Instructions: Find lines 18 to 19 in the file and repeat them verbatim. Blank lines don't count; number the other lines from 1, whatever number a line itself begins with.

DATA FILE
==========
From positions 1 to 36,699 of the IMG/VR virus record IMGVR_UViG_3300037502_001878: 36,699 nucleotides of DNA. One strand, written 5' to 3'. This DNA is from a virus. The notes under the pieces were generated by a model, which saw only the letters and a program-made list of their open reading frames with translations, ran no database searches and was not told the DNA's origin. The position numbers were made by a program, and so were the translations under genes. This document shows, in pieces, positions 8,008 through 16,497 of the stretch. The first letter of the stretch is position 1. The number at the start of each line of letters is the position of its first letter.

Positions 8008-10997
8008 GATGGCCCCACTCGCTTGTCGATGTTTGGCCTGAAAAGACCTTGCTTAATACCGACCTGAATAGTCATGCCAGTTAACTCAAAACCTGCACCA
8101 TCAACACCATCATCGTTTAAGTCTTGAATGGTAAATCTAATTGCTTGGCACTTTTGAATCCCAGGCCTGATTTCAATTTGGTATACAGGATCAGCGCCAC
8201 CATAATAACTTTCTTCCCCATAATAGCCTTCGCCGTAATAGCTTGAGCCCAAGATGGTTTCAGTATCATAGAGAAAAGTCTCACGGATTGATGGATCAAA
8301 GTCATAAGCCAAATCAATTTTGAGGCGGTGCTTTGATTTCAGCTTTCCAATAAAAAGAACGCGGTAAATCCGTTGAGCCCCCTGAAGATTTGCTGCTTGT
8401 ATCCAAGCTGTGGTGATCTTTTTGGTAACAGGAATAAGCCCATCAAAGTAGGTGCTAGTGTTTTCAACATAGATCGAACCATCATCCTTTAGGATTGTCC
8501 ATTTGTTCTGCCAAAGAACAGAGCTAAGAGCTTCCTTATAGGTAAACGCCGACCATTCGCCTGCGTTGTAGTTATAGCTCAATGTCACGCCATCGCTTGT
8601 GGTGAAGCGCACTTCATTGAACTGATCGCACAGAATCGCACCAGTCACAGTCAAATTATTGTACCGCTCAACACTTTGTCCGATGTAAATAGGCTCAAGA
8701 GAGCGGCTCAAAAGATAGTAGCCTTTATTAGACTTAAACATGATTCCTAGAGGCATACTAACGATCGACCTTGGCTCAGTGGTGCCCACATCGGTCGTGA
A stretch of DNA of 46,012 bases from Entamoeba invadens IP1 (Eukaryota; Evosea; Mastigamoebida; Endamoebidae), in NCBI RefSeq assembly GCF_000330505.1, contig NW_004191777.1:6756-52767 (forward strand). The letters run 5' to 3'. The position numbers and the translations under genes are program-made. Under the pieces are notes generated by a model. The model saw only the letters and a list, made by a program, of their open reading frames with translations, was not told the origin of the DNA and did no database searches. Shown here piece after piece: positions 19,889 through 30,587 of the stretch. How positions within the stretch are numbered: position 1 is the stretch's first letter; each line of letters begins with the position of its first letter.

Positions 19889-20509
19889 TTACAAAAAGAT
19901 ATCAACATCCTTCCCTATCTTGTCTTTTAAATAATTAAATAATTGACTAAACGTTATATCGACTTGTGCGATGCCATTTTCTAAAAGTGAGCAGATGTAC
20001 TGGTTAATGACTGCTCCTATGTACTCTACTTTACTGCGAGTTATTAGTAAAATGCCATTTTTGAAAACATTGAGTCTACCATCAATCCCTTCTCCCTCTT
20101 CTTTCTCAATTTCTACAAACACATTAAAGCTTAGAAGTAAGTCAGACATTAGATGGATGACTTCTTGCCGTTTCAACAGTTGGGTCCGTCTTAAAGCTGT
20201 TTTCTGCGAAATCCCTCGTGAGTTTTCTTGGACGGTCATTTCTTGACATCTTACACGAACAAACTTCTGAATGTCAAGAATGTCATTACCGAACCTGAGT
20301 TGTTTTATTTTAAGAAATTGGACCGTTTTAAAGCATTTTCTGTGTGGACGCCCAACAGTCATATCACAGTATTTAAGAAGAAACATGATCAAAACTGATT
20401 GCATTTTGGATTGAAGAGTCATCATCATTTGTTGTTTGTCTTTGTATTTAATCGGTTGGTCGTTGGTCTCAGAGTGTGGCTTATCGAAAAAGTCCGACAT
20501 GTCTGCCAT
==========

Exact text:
20301 TGTTTTATTTTAAGAAATTGGACCGTTTTAAAGCATTTTCTGTGTGGACGCCCAACAGTCATATCACAGTATTTAAGAAGAAACATGATCAAAACTGATT
20401 GCATTTTGGATTGAAGAGTCATCATCATTTGTTGTTTGTCTTTGTATTTAATCGGTTGGTCGTTGGTCTCAGAGTGTGGCTTATCGAAAAAGTCCGACAT